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NAACP women to demand action on sexual harassment
GREENSBORO, N.C. (AP) – Women from the North Carolina chapter of the NAACP are traveling to the organization’s national headquarters in Baltimore to demand the removal of a member who they say harassed a former employee.
Ana Ilarraza-Blackburn says the group will leave Greensboro on Thursday and pick up members in Durham before going to the national headquarters to demand the removal of the Rev. Curtis Gatewood. A former employee of the state chapter, Jazmyne Childs, said at a news conference Wednesday that Gatewood sexually harassed her.
Gatewood says he never sexually harassed anyone.
Ilarraza-Blackburn is the Latino immigrant liaison for the state chapter. She says no one at the national office responded to the women’s letters so they’re going to Baltimore.
Gatewood is running for president of the state chapter, challenging the incumbent. The election is Oct. 5.
NC insurance commissioner says Blue Cross CEO should resign
RALEIGH, N.C. (AP) – North Carolina’s top insurance regulator says the chief executive of Blue Cross and Blue Shield of North Carolina should resign after his impaired-driving arrest in June.
Commissioner Mike Causey told reporters on Wednesday president and CEO Dr. Patrick Conway has shown a “lack of leadership and professionalism.” He also said the Blue Cross board tried to conceal what happened. Causey says he didn’t learn about it until last week after a media report.
Conway was charged with driving while impaired and misdemeanor child abuse following a June crash in Randolph County. No one was injured, but Conway’s two daughters were in the car.
The board’s chairman wrote this week that Conway had completed a substance abuse treatment program and that board members were satisfied he could keep providing strong leadership.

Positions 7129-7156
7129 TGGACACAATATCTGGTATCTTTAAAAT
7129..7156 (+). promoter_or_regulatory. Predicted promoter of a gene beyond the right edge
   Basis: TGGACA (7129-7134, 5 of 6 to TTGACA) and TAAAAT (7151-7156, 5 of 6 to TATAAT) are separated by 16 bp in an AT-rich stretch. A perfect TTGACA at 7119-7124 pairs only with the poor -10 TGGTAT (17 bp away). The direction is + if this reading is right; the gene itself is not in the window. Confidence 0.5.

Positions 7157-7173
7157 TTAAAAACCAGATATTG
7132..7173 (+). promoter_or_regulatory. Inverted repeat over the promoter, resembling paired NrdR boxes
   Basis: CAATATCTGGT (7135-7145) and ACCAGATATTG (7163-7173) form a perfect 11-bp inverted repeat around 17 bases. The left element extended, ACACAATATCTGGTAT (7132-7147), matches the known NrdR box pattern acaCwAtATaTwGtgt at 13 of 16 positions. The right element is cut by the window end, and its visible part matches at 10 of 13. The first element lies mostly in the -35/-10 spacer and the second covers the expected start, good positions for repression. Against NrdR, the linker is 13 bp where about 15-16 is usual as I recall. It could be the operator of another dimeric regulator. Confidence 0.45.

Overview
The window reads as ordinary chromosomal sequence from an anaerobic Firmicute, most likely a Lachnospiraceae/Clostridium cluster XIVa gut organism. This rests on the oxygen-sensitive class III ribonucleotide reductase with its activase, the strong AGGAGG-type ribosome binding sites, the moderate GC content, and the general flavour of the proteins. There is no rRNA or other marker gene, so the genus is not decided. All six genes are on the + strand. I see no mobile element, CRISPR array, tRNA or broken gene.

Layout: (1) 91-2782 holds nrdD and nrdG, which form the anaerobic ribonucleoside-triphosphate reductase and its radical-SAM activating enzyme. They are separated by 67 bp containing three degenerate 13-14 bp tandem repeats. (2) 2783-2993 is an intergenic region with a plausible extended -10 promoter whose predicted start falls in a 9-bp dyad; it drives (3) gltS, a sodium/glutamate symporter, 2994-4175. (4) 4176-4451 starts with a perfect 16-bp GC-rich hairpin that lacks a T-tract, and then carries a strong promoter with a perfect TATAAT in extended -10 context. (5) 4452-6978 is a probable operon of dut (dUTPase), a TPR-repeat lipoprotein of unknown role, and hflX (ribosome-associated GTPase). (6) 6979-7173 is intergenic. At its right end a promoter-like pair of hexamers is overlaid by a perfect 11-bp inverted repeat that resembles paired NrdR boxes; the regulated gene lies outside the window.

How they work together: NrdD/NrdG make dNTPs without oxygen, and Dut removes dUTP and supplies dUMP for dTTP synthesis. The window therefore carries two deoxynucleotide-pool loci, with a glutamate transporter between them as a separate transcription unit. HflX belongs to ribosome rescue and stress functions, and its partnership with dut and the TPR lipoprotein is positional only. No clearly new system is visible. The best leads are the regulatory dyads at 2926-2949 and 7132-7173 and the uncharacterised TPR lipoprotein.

U of North Carolina’s interim president to keep role for now
CHAPEL HILL, N.C. (AP) – The interim president of the University of North Carolina system will stay in the role for now.
News outlets report Bill Roper announced Wednesday that he isn’t seeking the position permanently, but will stay in it through June 2020.
Roper said in a statement that the time frame will give him a chance to reach the goals he laid out when he took on the interim position in January. Roper succeeded Margaret Spellings, who left the $775,000-per-year role in December 2018 after fulfilling just over half of her five-year contract.
Roper also said the clear time frame will give the school system time to plan for the next successor. Roper’s announcement comes just after the chairman of the system’s Board of Governors resigned , citing job demands.
Audit questions ag department hotel expenses during NC fair
RALEIGH, N.C. (AP) – An audit says North Carolina government budget rules were broken when taxpayer funds paid for Agriculture Commissioner Steve Troxler and two of his top lieutenants to stay in Raleigh during the annual State Fair.
The report from State Auditor Beth Wood’s office released on Wednesday says Troxler, his chief of staff and the fair manager incurred $22,000 in hotel rooms, meals and other expenses over five years.
All three of them live at least 60 miles from Raleigh, and Troxler’s chief deputy says he signed off on the expenses because it’s critical fair leaders are close by during the 11-day event. But auditors say there’s no exception for that in the budget rules.
The state budget director, however, granted a waiver last month for the Agriculture Department going forward.
Spill reported from North Carolina chemical company site